SCOTLAND stand-off Duncan Weir cut a dejected figure as he emerged from the visitors’ dressing room last night, but insisted that the team would pick up quickly and learn lessons from the Ireland defeat.
Weir justified his selection ahead of Ruaridh Jackson with a good display, showing his improvement in taking the ball flat on occasions and working hard to bring his outside backs into the game. But, on his ninth Test appearance, and only third Six Nations start, he was given a lesson by Jonny Sexton in how to make the most of fleeting opportunities and was left ruing an inability by his back line to seriously threaten and turn promise into points.
The 22-year-old said: “We’ll do our analysis and we’ll hopefully work out how we can become that little bit more clinical when we get into the opposition 22.
“We can learn a bit about how the Irish squeezed the game. We were knocking on the door a good couple of times, but it’s about squeezing a team. Sexton kicked to the corners really well, and around the 55-minute to 70-minute mark they applied real pressure on us. We were forced to play from so deep, so that was a huge learning curve that we can take – how to squeeze the pressure on the opposition and create points.”
Weir is hopeful of effecting a significant improvement in time for Saturday’s Calcutta Cup match. And he shrugged off the fact that England will have enjoyed an extra day’s recovery, the chance to watch Scotland yesterday and return to training today, while the Scots will not get back to the training ground until tomorrow.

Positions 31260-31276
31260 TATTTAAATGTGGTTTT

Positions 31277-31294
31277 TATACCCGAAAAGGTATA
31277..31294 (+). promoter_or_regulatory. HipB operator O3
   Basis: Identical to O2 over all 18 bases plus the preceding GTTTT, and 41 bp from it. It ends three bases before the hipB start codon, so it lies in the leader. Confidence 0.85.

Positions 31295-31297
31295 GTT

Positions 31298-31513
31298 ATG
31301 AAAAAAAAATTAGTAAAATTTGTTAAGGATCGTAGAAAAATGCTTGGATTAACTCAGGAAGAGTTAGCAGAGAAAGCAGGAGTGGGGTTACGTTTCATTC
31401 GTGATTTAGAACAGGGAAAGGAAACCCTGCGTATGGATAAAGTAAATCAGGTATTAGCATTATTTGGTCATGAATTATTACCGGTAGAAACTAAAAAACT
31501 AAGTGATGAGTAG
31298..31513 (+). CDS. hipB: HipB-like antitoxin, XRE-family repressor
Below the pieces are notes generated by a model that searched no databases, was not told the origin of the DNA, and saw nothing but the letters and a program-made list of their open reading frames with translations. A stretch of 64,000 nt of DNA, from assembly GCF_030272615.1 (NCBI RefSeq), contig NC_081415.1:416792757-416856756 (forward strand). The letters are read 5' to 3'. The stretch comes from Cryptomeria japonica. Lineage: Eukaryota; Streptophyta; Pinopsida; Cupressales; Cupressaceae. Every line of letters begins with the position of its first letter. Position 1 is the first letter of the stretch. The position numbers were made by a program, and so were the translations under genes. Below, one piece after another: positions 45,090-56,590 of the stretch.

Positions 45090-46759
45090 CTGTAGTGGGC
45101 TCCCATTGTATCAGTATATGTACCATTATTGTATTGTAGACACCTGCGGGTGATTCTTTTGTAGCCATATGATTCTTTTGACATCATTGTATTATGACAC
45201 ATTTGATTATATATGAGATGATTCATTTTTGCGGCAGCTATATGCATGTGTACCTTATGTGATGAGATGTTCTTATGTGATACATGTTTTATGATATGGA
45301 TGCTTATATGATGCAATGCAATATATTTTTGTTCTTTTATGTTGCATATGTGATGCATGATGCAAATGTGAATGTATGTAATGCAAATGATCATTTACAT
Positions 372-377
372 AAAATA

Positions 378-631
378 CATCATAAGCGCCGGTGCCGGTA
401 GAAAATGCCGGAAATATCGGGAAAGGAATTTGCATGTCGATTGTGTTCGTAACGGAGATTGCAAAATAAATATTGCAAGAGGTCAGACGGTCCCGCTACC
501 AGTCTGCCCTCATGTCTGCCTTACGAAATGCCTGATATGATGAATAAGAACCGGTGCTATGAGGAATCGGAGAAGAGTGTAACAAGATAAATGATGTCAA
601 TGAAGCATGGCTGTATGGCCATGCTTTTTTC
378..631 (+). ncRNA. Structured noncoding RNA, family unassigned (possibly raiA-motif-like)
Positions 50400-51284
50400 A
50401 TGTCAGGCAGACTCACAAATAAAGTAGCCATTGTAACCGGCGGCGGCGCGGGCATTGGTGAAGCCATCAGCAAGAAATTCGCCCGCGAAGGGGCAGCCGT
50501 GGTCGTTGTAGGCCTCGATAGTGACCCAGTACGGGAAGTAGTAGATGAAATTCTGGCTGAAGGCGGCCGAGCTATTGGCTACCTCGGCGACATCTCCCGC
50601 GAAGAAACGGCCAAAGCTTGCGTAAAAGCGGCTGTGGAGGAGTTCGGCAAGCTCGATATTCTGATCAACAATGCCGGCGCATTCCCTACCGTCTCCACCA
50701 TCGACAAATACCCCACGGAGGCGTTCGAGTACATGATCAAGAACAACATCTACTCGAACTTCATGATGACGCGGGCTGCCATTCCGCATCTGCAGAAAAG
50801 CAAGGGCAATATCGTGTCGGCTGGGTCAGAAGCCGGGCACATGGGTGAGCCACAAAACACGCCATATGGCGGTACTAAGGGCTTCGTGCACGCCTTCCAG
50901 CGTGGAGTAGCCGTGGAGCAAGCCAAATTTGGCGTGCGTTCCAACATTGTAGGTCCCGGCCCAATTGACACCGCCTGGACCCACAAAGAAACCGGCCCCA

“It’s not that drastic,” he said. “We’ll do our recovery and maybe do a wee bit more light stuff at the start of the week, but we’ll do our review or analysis on how we can get over that hurdle.
“We know that we got into their 22 a wee bit more than they did with ours, but we just couldn’t get that wee clinical sharp finish. I thought we started the game absolutely fantastically, got Stuart Hogg on the ball and you could see how dangerous he was, and the likes of Alex Dunbar and Duncan Taylor too. They’re big guys and so it’s important to get their hands on the ball early because they can do some damage to a defence.
“But…I don’t know. At the tail end of that first half they kicked it through and we managed to get [Jamie] Heaslip into touch, got that lineout and they got a turnover, so we inflicted pressure back on us and in international rugby you can’t afford to do that. These are the margins for error at this level. It’s cut-throat. The Irish are experienced, they managed to be clinical and that’s what we’ve got to learn from, and we will.”